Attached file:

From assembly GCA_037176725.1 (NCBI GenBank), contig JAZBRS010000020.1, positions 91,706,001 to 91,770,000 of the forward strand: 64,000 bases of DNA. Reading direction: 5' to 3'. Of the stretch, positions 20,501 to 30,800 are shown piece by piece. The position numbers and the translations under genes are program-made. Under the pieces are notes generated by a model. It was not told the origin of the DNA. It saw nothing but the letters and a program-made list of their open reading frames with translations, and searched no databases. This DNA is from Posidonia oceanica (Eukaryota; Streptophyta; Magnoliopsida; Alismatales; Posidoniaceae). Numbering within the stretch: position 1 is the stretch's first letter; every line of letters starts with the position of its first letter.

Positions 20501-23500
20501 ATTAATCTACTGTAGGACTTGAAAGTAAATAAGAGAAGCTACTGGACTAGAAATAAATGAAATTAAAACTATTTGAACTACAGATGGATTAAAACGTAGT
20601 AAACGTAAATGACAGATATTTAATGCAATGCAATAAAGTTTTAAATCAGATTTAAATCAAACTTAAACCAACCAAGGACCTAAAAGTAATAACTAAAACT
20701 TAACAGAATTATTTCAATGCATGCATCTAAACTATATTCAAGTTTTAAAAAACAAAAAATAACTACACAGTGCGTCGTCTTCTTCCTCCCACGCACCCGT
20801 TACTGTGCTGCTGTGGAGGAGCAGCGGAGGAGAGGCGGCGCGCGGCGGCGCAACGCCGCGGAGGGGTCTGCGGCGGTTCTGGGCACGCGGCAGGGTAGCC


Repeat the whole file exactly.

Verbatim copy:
From assembly GCA_037176725.1 (NCBI GenBank), contig JAZBRS010000020.1, positions 91,706,001 to 91,770,000 of the forward strand: 64,000 bases of DNA. Reading direction: 5' to 3'. Of the stretch, positions 20,501 to 30,800 are shown piece by piece. The position numbers and the translations under genes are program-made. Under the pieces are notes generated by a model. It was not told the origin of the DNA. It saw nothing but the letters and a program-made list of their open reading frames with translations, and searched no databases. This DNA is from Posidonia oceanica (Eukaryota; Streptophyta; Magnoliopsida; Alismatales; Posidoniaceae). Numbering within the stretch: position 1 is the stretch's first letter; every line of letters starts with the position of its first letter.

Positions 20501-23500
20501 ATTAATCTACTGTAGGACTTGAAAGTAAATAAGAGAAGCTACTGGACTAGAAATAAATGAAATTAAAACTATTTGAACTACAGATGGATTAAAACGTAGT
20601 AAACGTAAATGACAGATATTTAATGCAATGCAATAAAGTTTTAAATCAGATTTAAATCAAACTTAAACCAACCAAGGACCTAAAAGTAATAACTAAAACT
20701 TAACAGAATTATTTCAATGCATGCATCTAAACTATATTCAAGTTTTAAAAAACAAAAAATAACTACACAGTGCGTCGTCTTCTTCCTCCCACGCACCCGT
20801 TACTGTGCTGCTGTGGAGGAGCAGCGGAGGAGAGGCGGCGCGCGGCGGCGCAACGCCGCGGAGGGGTCTGCGGCGGTTCTGGGCACGCGGCAGGGTAGCC